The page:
April 25, 2017

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Firestorm Over Passenger Forced Removal Proves Costly for United

United Airlines stock tumbled nearly 4% in early trading Tuesday morning before recovering late in the day as the company continued to deal with fallout after video surfaced showing a passenger being forcibly dragged from a United flight at Chicago’s O’Hare International Airport. United shares were down by as much as 6% in premarket trading Tuesday morning, according to MarketWatch.

Shocked viewers responded with universal outrage Monday to a video appearing to show a 69-year old man being brutally dragged off his flight by three uniformed officers from the Chicago Department of Aviation, one of which has since been placed on leave. The man’s face was bloodied and he appeared disheveled as officers dragged him along the narrow aisle of the plane.

“The incident on United flight 3411 was not in accordance with our standard operating procedure and the actions of the aviation security officer are obviously not condoned by the Department,” the agency said in a statement. “That officer has been placed on leave effective today pending a thorough review of the situation.”

Compounding the Airline’s misery was a letter sent to employees Monday night by United’s CEO, Oscar Munoz, saying that he supported the actions of the flight’s crew in removing the passenger, who Munoz accused of being “disruptive and belligerent.” Munoz later apologized directly to the passenger but his public sentiment was judged disingenuous in the wake of the leaked employee memo.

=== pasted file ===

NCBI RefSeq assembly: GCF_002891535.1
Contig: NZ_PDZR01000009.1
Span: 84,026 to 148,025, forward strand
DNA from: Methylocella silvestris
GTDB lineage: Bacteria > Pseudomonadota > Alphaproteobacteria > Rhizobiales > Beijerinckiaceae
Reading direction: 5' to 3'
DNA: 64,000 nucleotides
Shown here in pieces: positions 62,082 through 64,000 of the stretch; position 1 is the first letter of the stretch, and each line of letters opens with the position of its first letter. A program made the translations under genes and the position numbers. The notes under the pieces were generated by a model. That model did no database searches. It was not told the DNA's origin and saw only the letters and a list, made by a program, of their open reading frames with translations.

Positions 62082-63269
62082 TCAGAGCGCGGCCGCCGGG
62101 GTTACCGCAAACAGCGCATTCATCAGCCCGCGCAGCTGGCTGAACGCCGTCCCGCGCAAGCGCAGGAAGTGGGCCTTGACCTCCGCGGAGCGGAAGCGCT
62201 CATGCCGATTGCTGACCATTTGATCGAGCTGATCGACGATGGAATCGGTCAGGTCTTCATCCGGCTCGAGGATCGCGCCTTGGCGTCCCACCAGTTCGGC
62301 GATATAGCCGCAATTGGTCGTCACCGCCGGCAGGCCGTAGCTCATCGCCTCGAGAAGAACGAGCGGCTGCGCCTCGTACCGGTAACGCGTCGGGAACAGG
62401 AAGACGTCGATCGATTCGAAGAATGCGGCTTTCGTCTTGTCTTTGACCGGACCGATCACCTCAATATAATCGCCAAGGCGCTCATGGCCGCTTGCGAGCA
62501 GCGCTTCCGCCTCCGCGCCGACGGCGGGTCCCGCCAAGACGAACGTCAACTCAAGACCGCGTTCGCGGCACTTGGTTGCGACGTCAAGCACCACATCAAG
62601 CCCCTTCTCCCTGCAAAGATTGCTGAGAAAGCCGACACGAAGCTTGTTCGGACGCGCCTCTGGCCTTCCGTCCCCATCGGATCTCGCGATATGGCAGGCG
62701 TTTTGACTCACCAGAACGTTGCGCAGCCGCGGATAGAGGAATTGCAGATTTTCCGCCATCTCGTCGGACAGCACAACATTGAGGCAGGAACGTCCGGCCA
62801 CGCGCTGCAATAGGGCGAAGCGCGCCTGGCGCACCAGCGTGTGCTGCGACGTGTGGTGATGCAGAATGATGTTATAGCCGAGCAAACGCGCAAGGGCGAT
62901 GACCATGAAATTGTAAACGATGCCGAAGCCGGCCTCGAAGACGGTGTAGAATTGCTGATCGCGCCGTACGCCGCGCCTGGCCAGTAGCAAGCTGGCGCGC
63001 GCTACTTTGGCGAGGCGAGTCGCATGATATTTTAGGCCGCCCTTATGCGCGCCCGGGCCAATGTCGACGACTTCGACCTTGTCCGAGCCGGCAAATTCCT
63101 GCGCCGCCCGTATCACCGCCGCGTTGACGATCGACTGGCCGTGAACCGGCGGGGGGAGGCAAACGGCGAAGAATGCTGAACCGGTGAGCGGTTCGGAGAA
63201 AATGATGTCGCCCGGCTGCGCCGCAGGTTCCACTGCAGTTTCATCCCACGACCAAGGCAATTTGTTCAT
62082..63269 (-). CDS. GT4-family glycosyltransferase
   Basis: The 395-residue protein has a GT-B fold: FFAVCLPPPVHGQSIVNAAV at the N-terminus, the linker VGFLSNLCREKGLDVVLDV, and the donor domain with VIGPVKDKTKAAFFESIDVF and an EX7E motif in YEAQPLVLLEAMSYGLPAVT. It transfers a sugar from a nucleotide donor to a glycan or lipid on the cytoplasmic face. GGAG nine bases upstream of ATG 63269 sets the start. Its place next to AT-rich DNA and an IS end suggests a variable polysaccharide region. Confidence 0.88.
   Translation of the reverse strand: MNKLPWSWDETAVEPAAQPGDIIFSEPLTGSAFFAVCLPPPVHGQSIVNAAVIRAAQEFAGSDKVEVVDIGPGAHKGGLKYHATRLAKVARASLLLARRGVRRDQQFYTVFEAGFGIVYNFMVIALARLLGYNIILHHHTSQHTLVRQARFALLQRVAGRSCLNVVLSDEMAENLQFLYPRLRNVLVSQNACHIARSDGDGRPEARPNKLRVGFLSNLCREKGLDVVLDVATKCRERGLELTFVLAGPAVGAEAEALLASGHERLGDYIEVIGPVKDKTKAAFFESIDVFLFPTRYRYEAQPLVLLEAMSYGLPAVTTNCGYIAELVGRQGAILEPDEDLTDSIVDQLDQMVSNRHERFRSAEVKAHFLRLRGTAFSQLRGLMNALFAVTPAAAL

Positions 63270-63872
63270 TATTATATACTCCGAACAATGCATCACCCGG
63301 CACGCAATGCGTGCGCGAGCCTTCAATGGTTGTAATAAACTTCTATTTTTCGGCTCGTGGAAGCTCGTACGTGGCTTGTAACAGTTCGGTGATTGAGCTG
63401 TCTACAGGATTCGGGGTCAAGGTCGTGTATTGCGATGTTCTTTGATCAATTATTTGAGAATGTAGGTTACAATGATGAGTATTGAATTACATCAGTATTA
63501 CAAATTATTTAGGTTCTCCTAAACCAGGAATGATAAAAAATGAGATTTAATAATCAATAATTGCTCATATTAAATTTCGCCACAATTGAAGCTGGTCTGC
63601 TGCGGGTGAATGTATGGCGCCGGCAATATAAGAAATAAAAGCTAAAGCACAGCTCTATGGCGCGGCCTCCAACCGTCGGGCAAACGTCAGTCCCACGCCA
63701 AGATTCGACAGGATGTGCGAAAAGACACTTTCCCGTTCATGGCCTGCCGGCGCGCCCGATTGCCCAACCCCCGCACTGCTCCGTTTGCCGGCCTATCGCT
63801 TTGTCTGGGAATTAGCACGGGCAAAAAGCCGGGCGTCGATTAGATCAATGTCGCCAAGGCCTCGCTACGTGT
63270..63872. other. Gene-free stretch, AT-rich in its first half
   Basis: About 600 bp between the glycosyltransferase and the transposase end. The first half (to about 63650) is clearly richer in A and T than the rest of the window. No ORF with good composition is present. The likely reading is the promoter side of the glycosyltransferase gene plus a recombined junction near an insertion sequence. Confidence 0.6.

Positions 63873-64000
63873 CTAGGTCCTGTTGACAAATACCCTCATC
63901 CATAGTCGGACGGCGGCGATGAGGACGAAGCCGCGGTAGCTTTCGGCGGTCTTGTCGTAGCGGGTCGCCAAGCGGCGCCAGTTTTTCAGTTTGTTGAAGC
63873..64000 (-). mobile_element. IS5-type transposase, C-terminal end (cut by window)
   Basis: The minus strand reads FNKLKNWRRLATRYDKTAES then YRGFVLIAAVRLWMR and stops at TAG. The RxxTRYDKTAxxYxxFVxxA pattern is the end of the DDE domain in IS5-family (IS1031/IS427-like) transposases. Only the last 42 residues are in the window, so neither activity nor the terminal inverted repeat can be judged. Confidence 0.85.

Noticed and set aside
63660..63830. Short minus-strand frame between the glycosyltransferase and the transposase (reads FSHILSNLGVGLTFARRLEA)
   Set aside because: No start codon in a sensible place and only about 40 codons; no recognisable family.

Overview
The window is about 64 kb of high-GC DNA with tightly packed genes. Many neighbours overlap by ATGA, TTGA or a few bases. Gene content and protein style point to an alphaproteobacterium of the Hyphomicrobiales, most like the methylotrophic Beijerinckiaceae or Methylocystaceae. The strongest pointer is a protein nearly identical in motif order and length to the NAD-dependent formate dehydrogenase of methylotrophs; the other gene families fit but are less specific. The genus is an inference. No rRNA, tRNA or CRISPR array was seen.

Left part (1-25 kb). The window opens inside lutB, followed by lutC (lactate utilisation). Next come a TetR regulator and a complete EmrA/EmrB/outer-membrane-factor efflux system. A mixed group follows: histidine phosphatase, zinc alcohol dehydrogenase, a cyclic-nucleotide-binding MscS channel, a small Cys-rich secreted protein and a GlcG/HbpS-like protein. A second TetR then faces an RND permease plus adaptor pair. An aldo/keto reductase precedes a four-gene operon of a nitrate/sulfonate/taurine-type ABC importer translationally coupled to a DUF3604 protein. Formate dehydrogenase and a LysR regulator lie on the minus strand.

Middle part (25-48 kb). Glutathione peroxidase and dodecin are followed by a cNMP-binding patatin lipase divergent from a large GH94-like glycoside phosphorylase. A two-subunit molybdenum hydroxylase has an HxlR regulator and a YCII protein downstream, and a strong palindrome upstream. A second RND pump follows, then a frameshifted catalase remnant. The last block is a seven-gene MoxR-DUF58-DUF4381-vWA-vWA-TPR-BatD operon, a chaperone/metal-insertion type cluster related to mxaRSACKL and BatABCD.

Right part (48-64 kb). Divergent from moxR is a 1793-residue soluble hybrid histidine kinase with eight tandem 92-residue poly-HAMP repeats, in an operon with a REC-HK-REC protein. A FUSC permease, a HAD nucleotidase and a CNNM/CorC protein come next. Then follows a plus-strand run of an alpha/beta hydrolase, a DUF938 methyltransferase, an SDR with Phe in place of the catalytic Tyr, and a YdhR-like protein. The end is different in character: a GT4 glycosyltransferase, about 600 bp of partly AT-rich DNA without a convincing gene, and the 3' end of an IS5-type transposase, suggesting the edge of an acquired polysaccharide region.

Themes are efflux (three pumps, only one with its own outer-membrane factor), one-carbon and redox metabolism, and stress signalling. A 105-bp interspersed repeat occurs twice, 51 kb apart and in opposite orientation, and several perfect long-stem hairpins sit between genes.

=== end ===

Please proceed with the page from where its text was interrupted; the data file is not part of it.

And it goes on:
The passenger was removed from the flight to make room for four United employees, although it was initially reported that the passenger was removed from the flight to Louisville due to overbooking—a standard industry practice of selling more seats on any given flight than are actually available to shield the airline from lost revenue from no-shows. Although the flight was not technically overbooked, United followed the policy in order to seat the four employees.

In 2016, the 12 largest U.S. airlines bumped slightly more than 40,600 of 659.7 million passengers, for a rate of 0.62 per 10,000 passengers, down from 0.73 per 10,000 in 2015, according to the Bureau of Transportation Statistics, Bloomberg reported.

In this case, the airline requested that four passengers relinquish their seats to United employees. According to reports, the airline first offered passengers $400 in addition to hotel and flight vouchers, and then raised the cash component to $800. When there were no takers, the airline chose four passengers to be removed. Approached by the flight’s crew, the man declined to give up his seat, asserting that he is a doctor and needed to see patients Monday morning.

The incident also sparked an international outrage across China, where it was the top item trending on Sina Weibo, as it was reported the removed passenger was Asian. The BBC reported that a passenger seated next to the doctor said the doctor was originally from Vietnam, where there was also widespread negative reaction. The hashtag #UnitedForcesPassengerOffPlane had more than 270 million views and an online petition, “Chinese Lives Matter,” which has some 38,000 signatures and calls for a U.S. investigation into the case, according to Bloomberg.

Reputational damage can be potentially costly as a company may have to deal with expenses related to managing a crises, such as public relations and advertising, as well as any loss to the company’s stock market value. The incident is the second in as many weeks to envelop United, which previously suffered scorn in the court of public opinion after barring two nonrevenue passengers from boarding a flight based on a dress code violation.

United’s largest shareholder is Warren Buffet, whose 9% stake in the airline, worth roughly $2 billion, was down some $90 million when United’s stock was at its lowest point on Tuesday.

Risk Management Magazine and Risk Management Monitor. Copyright 2017 Risk and Insurance Management Society, Inc. All rights reserved.

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Editor

Caroline McDonald is the senior editor of the Risk Management Monitor and Risk Management magazine.

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